Pluralist Citizenship in the Times of European Double Standards
The proposed conference panel draws on the contemporary socio-legal questions concerning European Union citizenship. It pays particular attention to the social applicability of pluralistic citizenship models, the European double standards for triggering the application of European law and to allocate rights and obligations.
Papers aiming to cover one or some of the following issues are invited:
- Is the citizen in the centre of the European constitutional process?
- How is the image of the European individual (re)constructed?
- In the name of Business: is the effective use of rights freedoms subjugated to the completion of the internal market?
- What do we do with reverse discrimination still active after Lisbon?
- Are there real civil and participation rights for EU citizen?
- Can a citizenship model help European improving democratic deficit?
- Third country nationals' exclusion from citizenship, can we disregard naturalisation and establish a residency criteria for integration?
- Social citizenship: is there place for solidarity in Europe? Labour, social security and social protection rights?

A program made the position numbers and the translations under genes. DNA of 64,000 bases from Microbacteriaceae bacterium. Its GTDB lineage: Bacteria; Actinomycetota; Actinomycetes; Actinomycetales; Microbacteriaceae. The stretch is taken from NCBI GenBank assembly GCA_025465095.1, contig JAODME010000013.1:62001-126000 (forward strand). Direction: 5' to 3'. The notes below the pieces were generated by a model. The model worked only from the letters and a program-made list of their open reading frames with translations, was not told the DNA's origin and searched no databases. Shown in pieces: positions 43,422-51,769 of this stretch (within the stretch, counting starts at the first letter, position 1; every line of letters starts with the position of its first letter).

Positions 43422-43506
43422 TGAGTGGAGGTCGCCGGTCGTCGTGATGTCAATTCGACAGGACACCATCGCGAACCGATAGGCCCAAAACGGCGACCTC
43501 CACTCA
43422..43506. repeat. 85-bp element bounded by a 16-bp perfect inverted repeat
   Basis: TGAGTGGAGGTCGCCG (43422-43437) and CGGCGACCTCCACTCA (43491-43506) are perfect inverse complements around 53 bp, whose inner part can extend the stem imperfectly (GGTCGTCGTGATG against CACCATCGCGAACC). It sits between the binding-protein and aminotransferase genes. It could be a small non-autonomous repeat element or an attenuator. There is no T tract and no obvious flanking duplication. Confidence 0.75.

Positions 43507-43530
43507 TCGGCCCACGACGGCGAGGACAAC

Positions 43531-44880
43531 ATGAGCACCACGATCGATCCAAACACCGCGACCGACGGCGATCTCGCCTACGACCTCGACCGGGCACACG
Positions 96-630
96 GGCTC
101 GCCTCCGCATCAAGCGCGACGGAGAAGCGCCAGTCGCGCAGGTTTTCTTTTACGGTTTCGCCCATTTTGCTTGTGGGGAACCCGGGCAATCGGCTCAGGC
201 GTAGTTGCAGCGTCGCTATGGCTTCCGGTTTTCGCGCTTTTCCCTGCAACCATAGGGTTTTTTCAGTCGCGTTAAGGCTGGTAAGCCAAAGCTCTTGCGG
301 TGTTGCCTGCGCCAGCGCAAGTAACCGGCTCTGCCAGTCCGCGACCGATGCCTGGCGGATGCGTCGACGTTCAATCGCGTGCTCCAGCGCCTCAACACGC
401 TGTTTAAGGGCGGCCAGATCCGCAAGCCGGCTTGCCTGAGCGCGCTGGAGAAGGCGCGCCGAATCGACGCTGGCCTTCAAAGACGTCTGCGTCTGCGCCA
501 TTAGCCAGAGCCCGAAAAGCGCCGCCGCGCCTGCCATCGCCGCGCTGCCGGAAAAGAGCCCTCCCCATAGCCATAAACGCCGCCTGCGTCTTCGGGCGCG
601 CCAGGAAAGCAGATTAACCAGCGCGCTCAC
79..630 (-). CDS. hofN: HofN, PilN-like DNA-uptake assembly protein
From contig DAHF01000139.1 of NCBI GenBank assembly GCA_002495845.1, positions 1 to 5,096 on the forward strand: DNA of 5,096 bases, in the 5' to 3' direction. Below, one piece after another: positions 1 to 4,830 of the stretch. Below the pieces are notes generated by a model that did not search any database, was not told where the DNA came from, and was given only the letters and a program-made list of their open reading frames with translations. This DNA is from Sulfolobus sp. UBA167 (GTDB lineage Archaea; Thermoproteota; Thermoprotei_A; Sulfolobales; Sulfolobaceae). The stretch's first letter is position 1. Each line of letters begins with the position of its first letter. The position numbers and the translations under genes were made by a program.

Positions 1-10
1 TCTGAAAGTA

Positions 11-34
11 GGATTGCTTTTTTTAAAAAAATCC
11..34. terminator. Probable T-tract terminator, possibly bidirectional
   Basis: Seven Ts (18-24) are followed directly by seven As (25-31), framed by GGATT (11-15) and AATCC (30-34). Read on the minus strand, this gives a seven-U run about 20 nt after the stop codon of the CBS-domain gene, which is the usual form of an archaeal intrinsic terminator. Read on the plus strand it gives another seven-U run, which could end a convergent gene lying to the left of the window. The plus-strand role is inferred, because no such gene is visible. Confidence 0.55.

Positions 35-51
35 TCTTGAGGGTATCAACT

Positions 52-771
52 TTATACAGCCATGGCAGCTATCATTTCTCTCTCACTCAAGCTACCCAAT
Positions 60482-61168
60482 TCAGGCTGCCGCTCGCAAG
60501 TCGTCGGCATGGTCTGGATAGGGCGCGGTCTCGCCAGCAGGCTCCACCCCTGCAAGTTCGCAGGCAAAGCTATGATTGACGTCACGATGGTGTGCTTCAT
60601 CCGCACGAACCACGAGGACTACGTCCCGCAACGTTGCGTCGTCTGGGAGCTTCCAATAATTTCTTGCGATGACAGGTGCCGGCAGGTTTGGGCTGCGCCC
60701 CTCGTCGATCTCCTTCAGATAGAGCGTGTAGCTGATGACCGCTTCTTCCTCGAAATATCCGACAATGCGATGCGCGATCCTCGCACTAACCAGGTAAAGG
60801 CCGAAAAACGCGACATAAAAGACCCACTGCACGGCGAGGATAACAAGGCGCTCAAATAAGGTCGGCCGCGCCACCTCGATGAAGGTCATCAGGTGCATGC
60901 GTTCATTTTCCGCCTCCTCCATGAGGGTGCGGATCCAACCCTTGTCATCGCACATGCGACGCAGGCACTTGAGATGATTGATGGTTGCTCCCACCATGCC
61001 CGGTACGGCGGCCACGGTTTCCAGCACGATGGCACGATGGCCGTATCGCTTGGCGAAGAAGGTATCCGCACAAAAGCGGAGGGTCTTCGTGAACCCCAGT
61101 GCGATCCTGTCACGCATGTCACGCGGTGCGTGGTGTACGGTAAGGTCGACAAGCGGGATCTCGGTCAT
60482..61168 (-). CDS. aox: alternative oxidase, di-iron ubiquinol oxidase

- Fortress Europe and humanitarian, legal and human right implications of asylum seekers and refugees. Is universality an option?
- What is the relationship between asylum and citizenship?
- What are the limits of the European constitutional legality to evolve and create its own citizenship norms?
- Can Europeans who are nationals of seceded (Member)States be deprived of their EU citizenship status?
- Does the sui generis status limit the ability to build on more inclusive models?
- What are the role of the European Court of Justice and the European Court of Human Rights regarding the protection of persons living in Europe?
- What do opt-outs mean for citizens?
- How does the European integration political agenda affect citizenship?
By addressing the issues related to the proposed topics, the panel could be able to launch a discussion and to move forward contemporary debates on EU citizenship from a legal, social, political, and cultural perspective. All in all, it would offer an interdisciplinary reflection of questions that do not take as much attention as other EU legal issues and could be an opportunity to provide an analysis on the narratives on citizenship.
Abstracts may only be submitted via the Easy Chair Platform. They must be no longer than 300 words and should include your title, name and institutional affiliation and your email address for correspondence.
The deadline for submissions is Monday 18th January 2016.